And while shipping their seventh-round draft pick to the Arizona Cardinals for offensive lineman Tony Bergstrom doesn't look so great so far, who's to say the Ravens couldn't ship away the rest of the 2018 draft in order to fill their many, many needs. Oh, did I mention they could also use a boost in the return game? 

As far as coaches are concerned, it's hard to fathom the team firing another offensive coordinator early in the season despite Marty Mornhinweg's return being so unpopular with fans in January. Mornhinweg's unit has been largely inept, but it's hard to imagine anyone (including fellow assistant Greg Roman, who presumably would move into the role) doing better given the overall lack of talent on the roster and the litany of injuries. Could Mornhinweg ultimately be dismissed? Yeah, I guess. But how many times can this franchise keep doing the same thing? 

So if it isn't a major change in personnel or on the coaching staff, how else could this be fixed? Perhaps the players could grow together and show more cohesion. There's been an argument for that along the offensive line in particular. It's a makeshift group outside of left tackle Ronnie Stanley. It's a group that didn't work together much during the preseason and got absolutely no work with quarterback Joe Flacco. Could that group improve as the season goes on? Perhaps. 

Could receiver Breshad Perriman improve as well as he continues to gain meaningful experience? Yeah, that's possible, even if it feels highly unlikely at the moment. Could the group of young pass rushers (Matt Judon, Za'Darius Smith, Tyus Bowser and Tim Williams) produce someone (or someones) who can make consistent contributions instead of just sporadic decent plays? Again, that could potentially happen.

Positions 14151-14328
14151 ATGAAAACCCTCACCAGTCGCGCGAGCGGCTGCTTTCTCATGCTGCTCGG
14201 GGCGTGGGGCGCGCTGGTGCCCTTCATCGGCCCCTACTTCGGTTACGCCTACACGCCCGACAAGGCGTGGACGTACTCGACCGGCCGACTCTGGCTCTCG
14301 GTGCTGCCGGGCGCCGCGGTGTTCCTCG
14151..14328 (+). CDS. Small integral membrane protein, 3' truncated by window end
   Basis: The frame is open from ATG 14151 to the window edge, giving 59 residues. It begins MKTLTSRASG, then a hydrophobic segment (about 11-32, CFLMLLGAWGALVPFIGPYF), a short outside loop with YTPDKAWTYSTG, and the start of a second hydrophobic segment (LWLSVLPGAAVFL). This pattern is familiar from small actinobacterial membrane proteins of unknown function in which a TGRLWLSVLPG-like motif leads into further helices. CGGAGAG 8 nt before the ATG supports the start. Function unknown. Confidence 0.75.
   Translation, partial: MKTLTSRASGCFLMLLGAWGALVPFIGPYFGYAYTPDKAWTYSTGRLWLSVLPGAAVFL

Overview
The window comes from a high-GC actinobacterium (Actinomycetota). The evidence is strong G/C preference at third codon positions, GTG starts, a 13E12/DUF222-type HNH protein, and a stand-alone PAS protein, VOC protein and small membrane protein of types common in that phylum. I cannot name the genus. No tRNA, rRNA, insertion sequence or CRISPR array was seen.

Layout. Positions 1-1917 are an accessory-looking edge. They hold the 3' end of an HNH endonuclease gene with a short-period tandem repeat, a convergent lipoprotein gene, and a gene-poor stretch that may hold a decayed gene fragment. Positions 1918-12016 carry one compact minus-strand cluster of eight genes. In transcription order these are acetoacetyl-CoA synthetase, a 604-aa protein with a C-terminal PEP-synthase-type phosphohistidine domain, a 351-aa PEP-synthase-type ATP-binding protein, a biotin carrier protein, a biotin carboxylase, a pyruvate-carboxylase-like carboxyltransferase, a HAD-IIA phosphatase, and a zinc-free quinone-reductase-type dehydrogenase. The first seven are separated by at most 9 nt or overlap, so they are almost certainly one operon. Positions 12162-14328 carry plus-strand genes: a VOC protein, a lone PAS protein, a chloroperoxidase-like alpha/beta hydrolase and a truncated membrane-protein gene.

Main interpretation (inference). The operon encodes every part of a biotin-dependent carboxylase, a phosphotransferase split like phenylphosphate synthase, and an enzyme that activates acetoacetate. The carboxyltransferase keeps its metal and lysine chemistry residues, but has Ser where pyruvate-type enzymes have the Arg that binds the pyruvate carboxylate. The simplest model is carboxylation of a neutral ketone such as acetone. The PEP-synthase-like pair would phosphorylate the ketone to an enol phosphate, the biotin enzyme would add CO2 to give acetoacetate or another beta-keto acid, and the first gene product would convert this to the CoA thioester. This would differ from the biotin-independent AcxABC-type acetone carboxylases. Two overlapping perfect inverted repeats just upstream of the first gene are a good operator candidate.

Could it all be fixed simply because the schedule eases up for them a bit? Maybe. This week's game against the Oakland Raiders marks the first of five straight before the Ravens' bye that are against teams who have some level of quarterback issues. This week it will be EJ Manuel instead of Derek Carr for the Raiders. The following week, the Chicago Bears are expected to play rookie Mitch Trubisky instead of veteran Mike Glennon. Maybe all of this can help the Ravens. 

But maybe the Ravens simply aren't good enough to be able to take advantage of it. Truth be told, that's my gut as of right now. As much as the schedule seems to set up for them over the course of the next month, I simply can't help but think this group of 53 players isn't good enough to capitalize. The high-end talent doesn't appear to be there. It doesn't appear to be there at all on offense and it doesn't appear to be enough on defense. 

Maybe the fans who are starting to believe the organization needs a bit of an overhaul or a complete culture change are right. 

I don't think this can be fixed. But I'll reserve my right to re-visit the topic halfway through the season. 

Photo Credit: Sabina Moran/PressBox